Read time: 3 minutes

Does ambient temperature affect herbicide performance?

with Chris Preston, Associate Professor, Weed Management at The University of Adelaide

Temperature affects the absorption, translocation and metabolic degradation of herbicides applied to plants. Herbicides applied under the wrong conditions can appear to fail, however the reason may not be herbicide resistance.

Dr Chris Preston, Associate Professor, Weed Management at The University of Adelaide says most herbicides have a temperature range at which they are most effective in controlling target weeds.

“Applying herbicides outside the optimal temperature range is likely to contribute to a spray failure, even in susceptible populations,” he says. “Alternatively, applying herbicides within the correct temperature range can improve the control in populations known to have a level of resistance to that herbicide.”

Dr Chris Preston suggests testing whole plants rather than seed for responses to a range of post-emergent herbicides. The Quick-Test is conducted in the same growing season as herbicide will be applied so the testing will occur under similar conditions to field conditions.

Dr Preston says the effect of frost on the efficacy of clethodim is a striking example. Spraying clethodim in non-frosty conditions achieves vastly better results than spraying after three days of frost, even on populations that are resistant to this chemical mode of action.

“Combining the optimal temperature with optimal weed size will give the best results possible,” he says. “The current common practice of applying clethodim to tillered ryegrass in the coldest months is not making the best use of this herbicide.”

As a general rule of thumb, Group 1 [A] (fops), paraquat (Group 22 [L]) and glyphosate (Group 9 [M]) are more effective at lower temperatures while Group 1 [A] (dims), atrazine (Group 5 [C]) and glufosinate (Group 10 [N]) are more effective at higher temperatures. However, weeds that are resistant to paraquat become less resistant in warmer temperatures.

“The other implication of this research is the effect of ambient temperature on herbicide test results,” says Dr Preston. “Seed collected in winter and grown out in the glasshouse in summer will be tested for resistance in conditions that are not representative of field conditions when growers are next treating that weed species. The Quick-Test using whole plants overcomes this problem and improves the reliability of herbicide susceptibility testing.”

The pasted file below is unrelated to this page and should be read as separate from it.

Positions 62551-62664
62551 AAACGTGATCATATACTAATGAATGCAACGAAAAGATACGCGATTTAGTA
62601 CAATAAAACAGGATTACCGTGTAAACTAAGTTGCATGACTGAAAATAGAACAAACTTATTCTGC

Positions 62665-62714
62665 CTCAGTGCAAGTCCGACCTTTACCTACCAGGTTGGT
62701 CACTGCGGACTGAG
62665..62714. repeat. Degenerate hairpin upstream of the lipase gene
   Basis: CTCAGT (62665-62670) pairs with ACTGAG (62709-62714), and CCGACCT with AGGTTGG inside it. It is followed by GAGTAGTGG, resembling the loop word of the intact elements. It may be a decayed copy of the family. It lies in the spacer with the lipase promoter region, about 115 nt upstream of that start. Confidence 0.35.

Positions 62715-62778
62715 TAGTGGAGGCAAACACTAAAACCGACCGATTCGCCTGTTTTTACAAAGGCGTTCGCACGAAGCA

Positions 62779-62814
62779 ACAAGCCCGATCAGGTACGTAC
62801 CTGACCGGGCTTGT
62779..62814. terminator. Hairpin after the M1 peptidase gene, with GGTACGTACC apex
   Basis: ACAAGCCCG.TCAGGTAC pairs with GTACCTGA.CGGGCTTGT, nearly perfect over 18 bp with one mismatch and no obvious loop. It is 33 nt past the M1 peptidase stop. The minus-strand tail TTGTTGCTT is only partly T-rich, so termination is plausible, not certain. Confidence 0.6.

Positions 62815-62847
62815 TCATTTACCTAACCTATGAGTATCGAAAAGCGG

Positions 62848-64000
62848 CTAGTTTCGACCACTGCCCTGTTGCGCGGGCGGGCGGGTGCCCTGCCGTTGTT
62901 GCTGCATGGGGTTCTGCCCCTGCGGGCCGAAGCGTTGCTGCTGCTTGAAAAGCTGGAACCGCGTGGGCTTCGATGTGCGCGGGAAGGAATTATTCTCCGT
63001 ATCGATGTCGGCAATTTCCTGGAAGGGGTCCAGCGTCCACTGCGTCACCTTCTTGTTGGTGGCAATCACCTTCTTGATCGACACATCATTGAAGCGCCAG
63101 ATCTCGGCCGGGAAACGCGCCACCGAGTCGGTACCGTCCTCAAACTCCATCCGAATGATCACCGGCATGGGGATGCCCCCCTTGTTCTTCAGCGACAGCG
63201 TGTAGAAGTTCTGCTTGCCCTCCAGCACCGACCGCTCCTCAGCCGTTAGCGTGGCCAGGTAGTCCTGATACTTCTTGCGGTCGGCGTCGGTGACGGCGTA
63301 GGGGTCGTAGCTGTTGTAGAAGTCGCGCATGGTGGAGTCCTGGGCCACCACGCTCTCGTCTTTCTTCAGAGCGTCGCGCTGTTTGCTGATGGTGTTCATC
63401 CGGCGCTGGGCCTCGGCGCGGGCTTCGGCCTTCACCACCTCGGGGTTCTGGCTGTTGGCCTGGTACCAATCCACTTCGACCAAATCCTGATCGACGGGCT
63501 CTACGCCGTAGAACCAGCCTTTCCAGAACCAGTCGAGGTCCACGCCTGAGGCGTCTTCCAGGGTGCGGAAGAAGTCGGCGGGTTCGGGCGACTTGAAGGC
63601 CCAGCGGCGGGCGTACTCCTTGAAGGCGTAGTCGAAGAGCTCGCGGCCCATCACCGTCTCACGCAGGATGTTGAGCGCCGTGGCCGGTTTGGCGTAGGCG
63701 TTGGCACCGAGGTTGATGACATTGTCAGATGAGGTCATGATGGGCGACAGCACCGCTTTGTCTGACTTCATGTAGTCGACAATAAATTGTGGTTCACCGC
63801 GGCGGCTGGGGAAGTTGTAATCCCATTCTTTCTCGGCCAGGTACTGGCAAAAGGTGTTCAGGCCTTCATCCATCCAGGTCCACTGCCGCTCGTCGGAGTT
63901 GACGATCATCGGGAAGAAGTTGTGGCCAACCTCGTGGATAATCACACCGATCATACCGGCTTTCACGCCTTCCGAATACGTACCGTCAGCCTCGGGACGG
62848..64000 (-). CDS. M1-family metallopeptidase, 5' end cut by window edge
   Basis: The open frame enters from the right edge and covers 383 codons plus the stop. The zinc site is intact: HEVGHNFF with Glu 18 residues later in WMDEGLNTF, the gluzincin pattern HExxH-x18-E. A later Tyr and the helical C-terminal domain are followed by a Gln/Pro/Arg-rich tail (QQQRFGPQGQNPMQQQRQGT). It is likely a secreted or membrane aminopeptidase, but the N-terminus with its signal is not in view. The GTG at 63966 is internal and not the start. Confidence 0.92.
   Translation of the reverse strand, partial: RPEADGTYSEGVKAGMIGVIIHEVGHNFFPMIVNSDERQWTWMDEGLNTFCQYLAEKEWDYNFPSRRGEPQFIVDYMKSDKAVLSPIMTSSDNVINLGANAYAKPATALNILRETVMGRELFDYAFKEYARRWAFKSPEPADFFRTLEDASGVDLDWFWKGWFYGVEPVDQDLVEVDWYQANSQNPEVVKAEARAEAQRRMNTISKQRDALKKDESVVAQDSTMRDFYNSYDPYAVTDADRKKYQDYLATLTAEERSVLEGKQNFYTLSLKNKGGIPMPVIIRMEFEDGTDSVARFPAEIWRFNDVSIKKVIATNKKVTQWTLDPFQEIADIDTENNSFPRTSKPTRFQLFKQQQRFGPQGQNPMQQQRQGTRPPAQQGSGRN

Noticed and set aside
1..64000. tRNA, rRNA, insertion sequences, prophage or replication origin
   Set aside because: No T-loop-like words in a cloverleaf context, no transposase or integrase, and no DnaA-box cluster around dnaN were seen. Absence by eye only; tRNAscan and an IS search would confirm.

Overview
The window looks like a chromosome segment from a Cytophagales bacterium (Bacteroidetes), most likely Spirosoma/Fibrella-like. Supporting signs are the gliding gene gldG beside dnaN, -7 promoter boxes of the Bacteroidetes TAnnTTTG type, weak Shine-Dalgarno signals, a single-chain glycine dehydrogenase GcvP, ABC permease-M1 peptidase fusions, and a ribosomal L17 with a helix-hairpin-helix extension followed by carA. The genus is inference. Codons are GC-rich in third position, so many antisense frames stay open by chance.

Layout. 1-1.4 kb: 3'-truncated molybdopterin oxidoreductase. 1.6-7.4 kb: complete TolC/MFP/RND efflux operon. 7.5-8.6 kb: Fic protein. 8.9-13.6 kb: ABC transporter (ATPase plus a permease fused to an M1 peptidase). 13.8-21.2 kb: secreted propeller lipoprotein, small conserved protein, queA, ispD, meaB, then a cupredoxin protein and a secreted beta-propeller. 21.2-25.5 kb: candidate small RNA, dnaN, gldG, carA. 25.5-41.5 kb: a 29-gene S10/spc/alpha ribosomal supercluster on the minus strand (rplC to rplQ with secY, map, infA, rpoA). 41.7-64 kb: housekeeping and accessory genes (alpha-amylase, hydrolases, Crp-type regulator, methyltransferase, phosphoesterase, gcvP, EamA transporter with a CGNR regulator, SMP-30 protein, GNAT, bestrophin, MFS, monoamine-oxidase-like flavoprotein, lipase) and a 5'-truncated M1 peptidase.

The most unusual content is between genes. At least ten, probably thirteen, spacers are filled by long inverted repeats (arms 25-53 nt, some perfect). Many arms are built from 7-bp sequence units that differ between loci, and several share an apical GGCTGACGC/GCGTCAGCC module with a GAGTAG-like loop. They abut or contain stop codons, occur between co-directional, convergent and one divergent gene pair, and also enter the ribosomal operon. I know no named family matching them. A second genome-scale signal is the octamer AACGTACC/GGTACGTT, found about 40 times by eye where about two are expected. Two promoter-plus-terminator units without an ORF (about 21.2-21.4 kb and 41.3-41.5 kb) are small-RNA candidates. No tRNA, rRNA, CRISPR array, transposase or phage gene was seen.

Maximising herbicide efficacy is a key tactic in the WeedSmart Big 6 integrated weed management toolbox.

How can I get the best performance out of clethodim?

Avoid applying clethodim during frosty periods.

Twice as much clethodim is required to kill susceptible annual ryegrass if the product is applied after three days of frost. Even higher rates are required if the plants have resistance to clethodim.

Planning to apply clethodim for grass control outside the coldest months of June and July, and avoiding night spraying in winter, will see better results in both resistant and susceptible populations, particularly in tillered plants. Clethodim is most active when temperatures are over 20 degrees C.

Weed seed that is tested during summer may return false negative results, which could translate into spray failure in the field the next season.

Twice as much clethodim is required to kill susceptible annual ryegrass if the product is applied after three days of frost. Even higher rates are required if the plants have resistance to clethodim.

When it is it too hot for glyphosate?

Efficacy is much better at 20 degrees C than at 30 degrees C.

Spraying glyphosate resistant barnyard grass at lower temperatures is more effective than under hotter conditions. If barnyard grass is tested for herbicide resistance during the cooler parts of the year it may appear susceptible to the field rate of glyphosate but then when this rate is applied to the population in summer there may be many survivors.